Due to its immense debt burden aggravated by the COVID-19 pandemic, the East African country plans to approach creditors for suspension of repayments. After Ethiopia, Zambia and Chad, Uganda is another cautionary example of the debt crisis the Global South is about to face.
A recently published blueprint by the Climate Policy Initiative (CPI) examines the existing interventions on providing debt relief, highlighting that middle-income countries do not get the needed support to revive growth and climate action. It, therefore, proposes eligibility and condition criteria for Debt for Climate Swaps.
Prior to the virtual meeting of 40 world leaders around Earth Day, the concept of debt relief for a green and inclusive recovery played a prominent role in numerous articles. Still, the White House itself seems to have missed the opportunity to address it appropriately.
The Bretton Woods Project is a civil society network hosted by ActionAid. It envisions a global economic system that operates on the primary principles of justice, equity, gender equality, human rights and environmental sustainability, with international institutions that are democratic, inclusive, transparent, accountable, and responsive to citizens, especially the poorest and most vulnerable.
In a recent posting, it evaluates the G20 ‘Common Framework for Debt Treatments”. It starts with a quote from Gordon Brown’s speech at the launch of the report ‘Debt Relief for a Green and Inclusive Recovery‘: “despite the promises made by the G20, the IMF and the World Bank to stand behind them in their hour of greatest need,” the world’s poorest countries had “received only about a fraction of what they need in debt relief.”
Three main points summarise its critique:
- G20 announces disappointing common framework for debt restructuring
- Framework relies on much-critiqued IMF and World Bank debt sustainability analysis
- Debtor countries must agree to IMF treatment as condition of debt relief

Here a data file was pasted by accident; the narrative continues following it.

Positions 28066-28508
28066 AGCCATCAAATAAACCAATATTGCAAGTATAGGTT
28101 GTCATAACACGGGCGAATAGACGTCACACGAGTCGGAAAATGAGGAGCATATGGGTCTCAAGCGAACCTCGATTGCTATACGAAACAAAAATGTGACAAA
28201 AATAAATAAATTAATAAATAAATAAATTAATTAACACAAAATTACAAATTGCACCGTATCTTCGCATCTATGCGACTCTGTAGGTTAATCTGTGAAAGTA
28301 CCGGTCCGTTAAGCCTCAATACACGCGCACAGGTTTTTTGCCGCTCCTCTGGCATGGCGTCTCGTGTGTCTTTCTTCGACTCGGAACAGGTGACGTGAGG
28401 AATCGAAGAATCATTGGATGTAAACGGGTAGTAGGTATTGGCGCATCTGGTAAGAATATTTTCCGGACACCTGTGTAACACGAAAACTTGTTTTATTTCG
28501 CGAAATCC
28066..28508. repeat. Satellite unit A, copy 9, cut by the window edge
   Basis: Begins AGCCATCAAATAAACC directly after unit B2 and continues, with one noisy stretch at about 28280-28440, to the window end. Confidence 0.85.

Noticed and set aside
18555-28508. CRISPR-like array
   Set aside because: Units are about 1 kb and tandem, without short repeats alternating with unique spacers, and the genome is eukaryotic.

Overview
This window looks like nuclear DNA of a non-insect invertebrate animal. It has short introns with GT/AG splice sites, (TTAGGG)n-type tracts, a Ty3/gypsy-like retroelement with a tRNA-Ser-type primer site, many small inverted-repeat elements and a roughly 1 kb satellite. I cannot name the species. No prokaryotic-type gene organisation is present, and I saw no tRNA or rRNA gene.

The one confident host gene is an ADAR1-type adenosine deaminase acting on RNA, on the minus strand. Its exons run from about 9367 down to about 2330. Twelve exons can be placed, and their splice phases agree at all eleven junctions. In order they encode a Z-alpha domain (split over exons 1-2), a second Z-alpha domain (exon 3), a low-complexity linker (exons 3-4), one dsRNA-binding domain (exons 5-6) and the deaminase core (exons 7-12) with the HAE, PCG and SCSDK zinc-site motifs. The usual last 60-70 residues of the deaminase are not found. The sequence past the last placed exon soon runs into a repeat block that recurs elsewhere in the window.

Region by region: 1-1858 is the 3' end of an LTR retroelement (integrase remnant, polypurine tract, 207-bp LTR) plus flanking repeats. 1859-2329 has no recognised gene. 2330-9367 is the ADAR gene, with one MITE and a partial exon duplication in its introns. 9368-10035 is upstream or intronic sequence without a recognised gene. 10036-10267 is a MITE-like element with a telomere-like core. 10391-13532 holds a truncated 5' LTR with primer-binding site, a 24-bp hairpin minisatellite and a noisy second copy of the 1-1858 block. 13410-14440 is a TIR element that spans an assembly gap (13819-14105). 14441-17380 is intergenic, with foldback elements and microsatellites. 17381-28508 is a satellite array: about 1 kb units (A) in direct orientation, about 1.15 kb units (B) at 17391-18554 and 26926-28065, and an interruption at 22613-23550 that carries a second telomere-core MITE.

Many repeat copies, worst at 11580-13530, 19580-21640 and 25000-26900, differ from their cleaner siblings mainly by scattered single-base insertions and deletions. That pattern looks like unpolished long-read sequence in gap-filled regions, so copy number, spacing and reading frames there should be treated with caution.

Read yourself further on the website of the Bretton Woods Project.
Moritz Kraemer, Senior Advisor to the Debt Relief for a Green and Inclusive Recovery Project and contributor to our report, highlighted that “the vast majority of sovereigns will suffer from climate change in a way that their ratings will be cut.”
The efforts to support low income countries (LICs) with unsustainable debt burdens do not go far enough, the DRGR authors Kevin Gallagher, Shamshad Akhtar, Stephany Griffith-Jones, Ulrich Volz and Moritz Kraemer argue in a text published on the online presence of the Italian Institute for International Political Studies (ISPI).
Originally published in November 2020 by the Heinrich Böll Foundation; the Center for Sustainable Finance at SOAS, University of London; and Boston University’s Global Development Policy Center, the DRGR report is now also available in Spanish translation.
The report “Debt Relief for Green and Inclusive Recovery” proposes that low and middle-income countries with unsustainable debt burden receive substantial debt relief by public and private creditors, in order to provide fiscal space for investment in Covid-19-related health and social spending, climate adaptation and green economic recovery strategies.
At “Project Syndicate”, the DRGR authors Shamshad Akhtar, Ulrich Volz, Moritz Kraemer and Stephany Griffith-Jones warn against dangerous shortsightedness in sovereign-debt restructurings and suggest steps for comprehensive debt relief oriented around a green, inclusive recovery.
In the midst of the annual Spring Meetings of the International Monetary Fund and the World Bank Group, the NY Times published an article on the “systemic risk” debt and climate change pose on the world economy, quoting the DRGR proposal.
As reported by Reuters, IMF Managing Director Kristalina Georgieva said “green debt swaps have the potential to spur accelerated action on climate change in developing countries”, announcing appropriate instruments by November.